Spiritual wellbeing, the untouchable and often unthinkable pillar to holistic wellness! Defined by Brian Luke Seaward as the accumulation of our relationships, values and a meaningful purpose in life. The piece of the wellness puzzle that is easy to loose. Without it, can we truly be whole?

A few days later in this same conference one of our keynote speakers, Victor Strecher, spoke on his extensive research around what having a purpose in life does for our physical, mental and emotional health, and how you can not weed out one from the other. In a nutshell, having a purpose in life IS the meaning of life and the key to health and happiness. Plus, he had studies to prove it.

If you are interested in learning more on this topic and the evidence, I encourage you to read Victor’s book, “Life On Purpose”; I admittedly have not yet read it, as I have just returned from the above mentioned conference, however I have no doubt I, or you, will not be disappointed.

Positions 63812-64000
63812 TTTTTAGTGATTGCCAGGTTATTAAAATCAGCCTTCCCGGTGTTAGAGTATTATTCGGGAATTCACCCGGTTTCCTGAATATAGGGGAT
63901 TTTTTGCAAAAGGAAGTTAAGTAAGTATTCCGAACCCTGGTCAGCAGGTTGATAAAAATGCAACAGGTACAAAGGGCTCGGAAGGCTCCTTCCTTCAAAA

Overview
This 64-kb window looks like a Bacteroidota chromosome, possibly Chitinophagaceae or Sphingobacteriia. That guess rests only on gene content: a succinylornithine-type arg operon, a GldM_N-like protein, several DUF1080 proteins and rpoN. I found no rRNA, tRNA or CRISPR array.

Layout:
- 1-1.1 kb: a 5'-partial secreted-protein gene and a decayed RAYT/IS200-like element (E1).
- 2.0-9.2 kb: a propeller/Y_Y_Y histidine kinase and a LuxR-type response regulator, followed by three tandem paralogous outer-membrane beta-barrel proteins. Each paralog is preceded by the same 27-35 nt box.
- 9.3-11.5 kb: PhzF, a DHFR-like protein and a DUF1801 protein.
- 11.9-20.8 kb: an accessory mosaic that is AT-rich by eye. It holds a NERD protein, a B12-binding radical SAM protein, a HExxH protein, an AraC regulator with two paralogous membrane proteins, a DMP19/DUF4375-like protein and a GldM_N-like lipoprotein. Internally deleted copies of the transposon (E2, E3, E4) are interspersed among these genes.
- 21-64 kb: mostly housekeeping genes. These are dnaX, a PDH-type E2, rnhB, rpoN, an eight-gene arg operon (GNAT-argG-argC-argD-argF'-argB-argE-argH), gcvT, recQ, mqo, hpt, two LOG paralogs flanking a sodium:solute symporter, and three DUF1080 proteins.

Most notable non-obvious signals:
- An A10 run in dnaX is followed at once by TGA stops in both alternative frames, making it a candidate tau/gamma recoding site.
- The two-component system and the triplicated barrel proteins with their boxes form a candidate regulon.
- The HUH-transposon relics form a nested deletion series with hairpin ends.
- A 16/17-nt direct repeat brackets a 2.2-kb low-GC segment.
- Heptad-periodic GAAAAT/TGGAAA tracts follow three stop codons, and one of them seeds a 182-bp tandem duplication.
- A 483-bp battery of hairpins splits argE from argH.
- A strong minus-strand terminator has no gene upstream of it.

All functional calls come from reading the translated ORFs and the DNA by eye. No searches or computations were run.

Our ability to dream and rationalize, to create and control, to stay our course when the outside world wants to tempt us into regret, stems not from pure willpower, but from purpose.

As intuitive as it sounds, articulating your purpose is not always easy. What is important to you? What are your morals and values? These are big questions. But as you think about them, discuss them with friends and family, and apply skills and knowledge as necessary to enhance them, your path in life will form in front of you. I have no guarantees it will be a straight path, but it will not be a wall of resistance.

As Victor states, it is important to distinguish a purpose in every aspect of your life, and keep a balance in each; too much focus in any one direction can lead to burnout or regression. For instance, what is your purpose in living a meaningful life for you as an individual? For you as a friend and family member? For you as a co-worker? For you in your community at large?